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Ash Dieback

Areas affected so far: The whole of the UK
Origin: Originally from Asia, arrived in the UK via mainland Europe
Ash Dieback

What is ash dieback?

Ash dieback (Hymenoscyphus fraxineus) is a fungus which originated in Asia. It doesn’t cause much damage to its native trees. However, its introduction to Europe about 30 years ago has devastated the European ash because our native ash species did not evolve with the fungus and this means it has no natural defence against it.

The disease affects ash trees by blocking the water transport systems. This leads to the dieback of the crown of the tree.

The disease is highly contagious and can spread quickly from tree to tree, causing widespread damage to ash populations. It is estimated that up to 95% of ash trees in the UK could be affected by the disease, which could have a significant impact on the country's ecology and biodiversity.

Ash Dieback

What does ash dieback look like?

  • Leaves develop dark patches in the summer.
  • Leaves wilt and discolour to black, possibly shedding early.
  • Dieback of the shoots and leaves is visible.
  • Dark brown, diamond shaped lesions develop where branches meet the trunk.
  • The inner bark of the tree looks brownish-grey under the lesions.
  • Epicormic growth from previously dormant buds further down the trunk. This is a common response to stress in trees.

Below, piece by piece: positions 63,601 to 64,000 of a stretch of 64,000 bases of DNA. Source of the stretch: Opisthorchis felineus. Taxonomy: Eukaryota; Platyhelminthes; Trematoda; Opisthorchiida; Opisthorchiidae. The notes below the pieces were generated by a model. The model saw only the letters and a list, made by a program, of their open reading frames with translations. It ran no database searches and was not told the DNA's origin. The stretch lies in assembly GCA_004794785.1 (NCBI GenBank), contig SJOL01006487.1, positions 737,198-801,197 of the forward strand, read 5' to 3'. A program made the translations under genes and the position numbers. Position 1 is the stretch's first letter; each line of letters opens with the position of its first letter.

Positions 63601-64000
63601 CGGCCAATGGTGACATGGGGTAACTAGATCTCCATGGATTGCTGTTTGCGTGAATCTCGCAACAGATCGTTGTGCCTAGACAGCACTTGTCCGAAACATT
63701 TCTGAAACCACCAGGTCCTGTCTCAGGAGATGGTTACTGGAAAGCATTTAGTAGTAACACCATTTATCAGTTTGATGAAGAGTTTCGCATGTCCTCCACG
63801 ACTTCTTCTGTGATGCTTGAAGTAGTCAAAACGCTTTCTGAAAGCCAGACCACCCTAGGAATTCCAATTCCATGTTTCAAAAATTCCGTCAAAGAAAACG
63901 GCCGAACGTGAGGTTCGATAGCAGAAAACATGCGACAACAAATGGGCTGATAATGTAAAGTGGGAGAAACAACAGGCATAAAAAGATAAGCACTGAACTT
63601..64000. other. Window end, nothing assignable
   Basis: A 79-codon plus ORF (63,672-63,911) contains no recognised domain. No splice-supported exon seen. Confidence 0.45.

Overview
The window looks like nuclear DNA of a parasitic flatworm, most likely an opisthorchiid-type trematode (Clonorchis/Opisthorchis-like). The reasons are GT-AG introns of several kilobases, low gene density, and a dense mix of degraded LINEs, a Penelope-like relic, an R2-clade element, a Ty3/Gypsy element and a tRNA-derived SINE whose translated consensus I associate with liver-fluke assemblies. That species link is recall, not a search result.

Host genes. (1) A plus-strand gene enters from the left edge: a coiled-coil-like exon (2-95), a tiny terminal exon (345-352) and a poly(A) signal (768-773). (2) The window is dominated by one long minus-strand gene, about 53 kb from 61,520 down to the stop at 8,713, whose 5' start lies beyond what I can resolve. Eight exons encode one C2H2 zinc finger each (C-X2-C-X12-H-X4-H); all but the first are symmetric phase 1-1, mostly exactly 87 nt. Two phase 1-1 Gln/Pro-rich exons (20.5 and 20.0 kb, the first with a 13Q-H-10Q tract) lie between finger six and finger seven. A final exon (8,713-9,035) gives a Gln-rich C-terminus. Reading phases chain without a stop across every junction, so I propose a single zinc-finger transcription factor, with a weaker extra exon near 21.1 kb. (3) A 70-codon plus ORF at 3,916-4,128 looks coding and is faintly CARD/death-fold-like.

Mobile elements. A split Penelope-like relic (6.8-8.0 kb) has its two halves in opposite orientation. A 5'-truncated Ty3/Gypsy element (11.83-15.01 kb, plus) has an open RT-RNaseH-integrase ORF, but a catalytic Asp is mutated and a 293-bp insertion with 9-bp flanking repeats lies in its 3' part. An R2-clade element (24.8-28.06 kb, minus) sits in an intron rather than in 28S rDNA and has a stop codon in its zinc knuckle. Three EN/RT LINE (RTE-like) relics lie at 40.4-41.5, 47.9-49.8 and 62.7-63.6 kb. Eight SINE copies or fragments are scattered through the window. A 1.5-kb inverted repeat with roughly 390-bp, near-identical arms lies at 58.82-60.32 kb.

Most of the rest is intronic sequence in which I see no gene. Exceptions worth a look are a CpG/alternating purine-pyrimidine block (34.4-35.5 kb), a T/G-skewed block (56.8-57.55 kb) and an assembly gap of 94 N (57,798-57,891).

Ash Dieback

What happens to the tree?

Unfortunately, as the disease takes hold of the tree, the wood becomes increasingly brittle with branches breaking away from the main body of the tree. If they are not dealt with, trees are at risk of collapsing, presenting an immediate danger to the surrounding area.

Ash Dieback

Exert from the government website:

Tree safety

People who manage ash near roads, railways, buildings and other publicly accessible land must consider the risks posed by infected ash. Trees or woodlands in these areas should be risk-assessed, monitored and managed to reduce the risk. By law, the owner of land where a tree stands is responsible for the health and safety of those who could be affected by that tree. If you are unsure about health and safety risks, consult a fully insured tree management professional who holds a relevant qualification.

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Removing the tree

Once the tree has been diagnosed with ash dieback, there is no chance of recovery. As the disease takes hold and the wood becomes increasingly brittle, it also becomes more dangerous for our staff to take down. If you are concerned that your trees are suffering from ash die back, please get in touch and we will arrange a site visit where Tom can identify whether the disease is present and can advise you on the safest course of action.


We advise that the trees are replaced with native or near native trees, Tom can advise you which species would be most suitable depending on location and environmental factors.